Malawi
1st August 2015
Macedonia
1st October 2015

Serbia

Country number: 128
Territory number: 148

When?   September 2015 Don’t Baulk at the Balkans. First leg. Overland to Macedonia.
How?      Bus 
Who?      Group Tour

See what Sue says

‘ Let us turn to the future and not deal with the past.’
Ivica Dacic

Belgrade

This is a tour of old Yugoslavia – now a wholes series of countries and I’m visiting five of them in one hit on a group ‘adventure’ tour. We’re going to cover quite a lot of the Balkans and Balkans, it turns out, means ‘hilly’. It’s a reasonably civilised affair, though the guide for the most part acts as if he is still under communist directive and we are shepherded and controlled from pillar to post. He’s also over-keen on extremely long monologues.

We meet in Belgrade. It would be a good place for a stag weekend. It’s very much a pavement society and bars, nightclubs and cafes run the length of the main drag, Knez Mihajlova. Most of the women have a lot of make-up, died hair and boob jobs. The shops that are interspersed between the bars are not enticing. The buildings are a juxtaposed mixture of old and new, as much has been bombed out. The most interesting part of town is down towards the confluence of Danube and Sava. Here there’s a park and the Fortress of Kalemegdan the symbol of Belgrade, with ramparts and good views up the river. It’s an odd mix. There’s some The artillery structures dating from the 18th century, a medieval fortification – an acropolis with original or partly reconstructed ramparts, gateways, towers, the excavated ruins of a 15th century castle, some Turkish monuments, an elegant 18th century Baroque Clock Tower and a Roman Well.

Across the other side some older timbered buildings remain. There’s’ also the Rose Church of Our Lady, along with a panoramic view of the Lower fortress and its monuments – the Nebojsa Tower, the Baroque Gate of Karl VI and the remains of the medieval metropolitan palace.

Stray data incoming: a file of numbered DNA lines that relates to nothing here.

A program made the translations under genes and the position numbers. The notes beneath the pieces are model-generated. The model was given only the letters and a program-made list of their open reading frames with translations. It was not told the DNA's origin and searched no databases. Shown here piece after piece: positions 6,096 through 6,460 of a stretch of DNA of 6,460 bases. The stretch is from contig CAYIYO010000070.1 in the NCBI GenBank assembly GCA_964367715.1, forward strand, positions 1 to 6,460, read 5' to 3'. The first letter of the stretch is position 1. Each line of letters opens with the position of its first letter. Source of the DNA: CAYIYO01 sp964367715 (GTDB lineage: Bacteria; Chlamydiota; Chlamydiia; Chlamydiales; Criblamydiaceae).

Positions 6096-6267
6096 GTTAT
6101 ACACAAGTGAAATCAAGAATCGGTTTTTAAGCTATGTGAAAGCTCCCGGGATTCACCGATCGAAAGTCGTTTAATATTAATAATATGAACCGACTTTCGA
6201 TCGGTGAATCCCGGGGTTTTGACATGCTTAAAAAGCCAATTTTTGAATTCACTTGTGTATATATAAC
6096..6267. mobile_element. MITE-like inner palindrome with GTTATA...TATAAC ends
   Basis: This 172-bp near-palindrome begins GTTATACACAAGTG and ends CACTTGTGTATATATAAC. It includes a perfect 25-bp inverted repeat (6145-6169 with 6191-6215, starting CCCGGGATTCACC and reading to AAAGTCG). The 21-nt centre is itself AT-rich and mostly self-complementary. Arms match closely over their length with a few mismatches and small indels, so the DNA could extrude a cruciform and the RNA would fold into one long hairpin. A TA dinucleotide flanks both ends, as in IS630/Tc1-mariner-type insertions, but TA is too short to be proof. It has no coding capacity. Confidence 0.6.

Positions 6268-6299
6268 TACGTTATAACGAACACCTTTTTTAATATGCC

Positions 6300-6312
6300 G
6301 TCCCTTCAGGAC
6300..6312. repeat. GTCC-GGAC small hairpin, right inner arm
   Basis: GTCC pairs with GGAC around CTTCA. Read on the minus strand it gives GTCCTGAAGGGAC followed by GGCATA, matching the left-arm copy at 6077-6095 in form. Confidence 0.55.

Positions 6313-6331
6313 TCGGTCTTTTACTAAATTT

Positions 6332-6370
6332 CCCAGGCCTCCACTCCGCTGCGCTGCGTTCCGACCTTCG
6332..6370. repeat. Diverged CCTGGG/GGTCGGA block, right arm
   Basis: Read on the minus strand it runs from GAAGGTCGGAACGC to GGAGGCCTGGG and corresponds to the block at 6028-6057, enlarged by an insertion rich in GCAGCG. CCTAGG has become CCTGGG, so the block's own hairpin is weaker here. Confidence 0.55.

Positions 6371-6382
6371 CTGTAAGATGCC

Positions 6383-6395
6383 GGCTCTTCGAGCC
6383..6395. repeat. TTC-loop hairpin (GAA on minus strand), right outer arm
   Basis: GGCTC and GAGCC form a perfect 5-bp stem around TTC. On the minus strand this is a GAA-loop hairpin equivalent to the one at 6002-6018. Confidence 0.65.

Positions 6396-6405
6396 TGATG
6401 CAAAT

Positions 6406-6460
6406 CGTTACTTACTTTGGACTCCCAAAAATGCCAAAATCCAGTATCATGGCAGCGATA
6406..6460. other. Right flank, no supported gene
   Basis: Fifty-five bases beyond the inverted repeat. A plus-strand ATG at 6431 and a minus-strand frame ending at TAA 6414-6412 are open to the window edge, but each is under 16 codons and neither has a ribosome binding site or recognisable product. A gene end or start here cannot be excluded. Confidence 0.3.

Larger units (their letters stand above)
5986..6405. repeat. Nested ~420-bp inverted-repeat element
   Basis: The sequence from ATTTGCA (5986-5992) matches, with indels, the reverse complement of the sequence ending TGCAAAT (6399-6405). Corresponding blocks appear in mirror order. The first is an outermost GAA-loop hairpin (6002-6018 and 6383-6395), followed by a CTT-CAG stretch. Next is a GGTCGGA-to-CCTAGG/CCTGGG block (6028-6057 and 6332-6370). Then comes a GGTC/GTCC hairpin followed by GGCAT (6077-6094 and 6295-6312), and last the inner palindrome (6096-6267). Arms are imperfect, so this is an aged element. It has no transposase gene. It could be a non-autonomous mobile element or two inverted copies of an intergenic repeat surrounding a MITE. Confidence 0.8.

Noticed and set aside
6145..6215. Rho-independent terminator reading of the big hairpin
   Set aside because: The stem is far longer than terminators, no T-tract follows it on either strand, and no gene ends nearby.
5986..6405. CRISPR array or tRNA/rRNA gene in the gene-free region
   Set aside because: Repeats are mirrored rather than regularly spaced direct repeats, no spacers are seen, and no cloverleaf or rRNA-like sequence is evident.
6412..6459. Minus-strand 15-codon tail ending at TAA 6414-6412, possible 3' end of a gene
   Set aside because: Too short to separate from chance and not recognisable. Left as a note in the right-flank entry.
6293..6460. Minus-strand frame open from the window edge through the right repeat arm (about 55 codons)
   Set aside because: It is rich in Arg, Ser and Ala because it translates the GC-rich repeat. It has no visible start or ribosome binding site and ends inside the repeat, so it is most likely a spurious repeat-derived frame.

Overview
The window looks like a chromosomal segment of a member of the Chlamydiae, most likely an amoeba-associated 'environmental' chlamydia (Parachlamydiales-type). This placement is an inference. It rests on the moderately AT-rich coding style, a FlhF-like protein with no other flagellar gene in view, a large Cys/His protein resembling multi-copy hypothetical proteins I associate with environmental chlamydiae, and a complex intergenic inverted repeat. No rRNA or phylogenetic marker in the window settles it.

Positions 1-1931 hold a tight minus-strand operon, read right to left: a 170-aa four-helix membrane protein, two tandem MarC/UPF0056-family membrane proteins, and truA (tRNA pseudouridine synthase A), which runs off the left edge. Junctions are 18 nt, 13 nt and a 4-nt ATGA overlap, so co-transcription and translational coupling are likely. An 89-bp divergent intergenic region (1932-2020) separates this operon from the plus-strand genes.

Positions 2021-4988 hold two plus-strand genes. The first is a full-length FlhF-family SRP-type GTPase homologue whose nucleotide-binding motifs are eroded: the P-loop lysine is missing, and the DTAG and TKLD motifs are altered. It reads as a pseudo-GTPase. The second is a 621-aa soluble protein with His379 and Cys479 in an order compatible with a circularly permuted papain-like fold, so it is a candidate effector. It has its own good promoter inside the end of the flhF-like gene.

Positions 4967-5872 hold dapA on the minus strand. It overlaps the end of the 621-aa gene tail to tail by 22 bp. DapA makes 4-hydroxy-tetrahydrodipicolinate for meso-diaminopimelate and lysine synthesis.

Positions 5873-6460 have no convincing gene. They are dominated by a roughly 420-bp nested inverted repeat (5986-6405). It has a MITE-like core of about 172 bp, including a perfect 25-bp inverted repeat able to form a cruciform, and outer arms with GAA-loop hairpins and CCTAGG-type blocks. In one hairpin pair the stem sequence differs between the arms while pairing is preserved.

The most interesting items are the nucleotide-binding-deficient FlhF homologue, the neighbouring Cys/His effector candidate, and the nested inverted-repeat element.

Typically, in East Europe, the tour features a lot of churches (mainly Serbian orthodox) and monasteries from Roman, to ancient wooden, to Serb-Byzantine style to Baroque. Some of them are extraordinarily beautiful and most are intricately decorated, gilded with colourful icons or murals inside. The side trips from Belgrade feature the Patriarch’s Palace at Sremski Karlovci – and the mid-18th century cathedral of course, followed by the city of Novi Sad (two cathedrals and some thought provoking murals if you dart away from the tour and up the side streets. There’s also an Austrian fortress, Petrovaradin, once called ‘Gibraltar on the Danube’ on the river here, though it’s now more of cultural centre with arty shops and cafes.

Dinner is at the very touristy Skadarlija, with ‘typical food and music’. No street dancing tonight unfortunately. Most of the food is undistinguished, chips, kebabs, tomatoey things. There are a few menu items worth nothing however – catfish goulash anyone? There’s quite an assortment at breakfast too, including cheesecake and pizza. The best offering by a mile is the ice cream. There are tempting stalls all along Knez Mihajlova. So it’s ice cream for lunch every day.

Nis

On our way south to Nis, around the station area we glimpse the cramped tents of the refugees being held here on their way overland from Greece. There are more churches and fortresses (at Krusevac and Topolasits in the hilly Šumadija region) and plenty of road side shops selling Serbian raspberries or rakija (plum brandy). There’s also a very long diversion to Đavolja Varoš (meaning “Devil’s Town”). A peculiar rock formation, a mini Goreme, it features 202 exotic earth pyramids or “towers”. Most of the towers have semi-obscene “caps” or “heads” of andesite, to protect them from further erosion.

 

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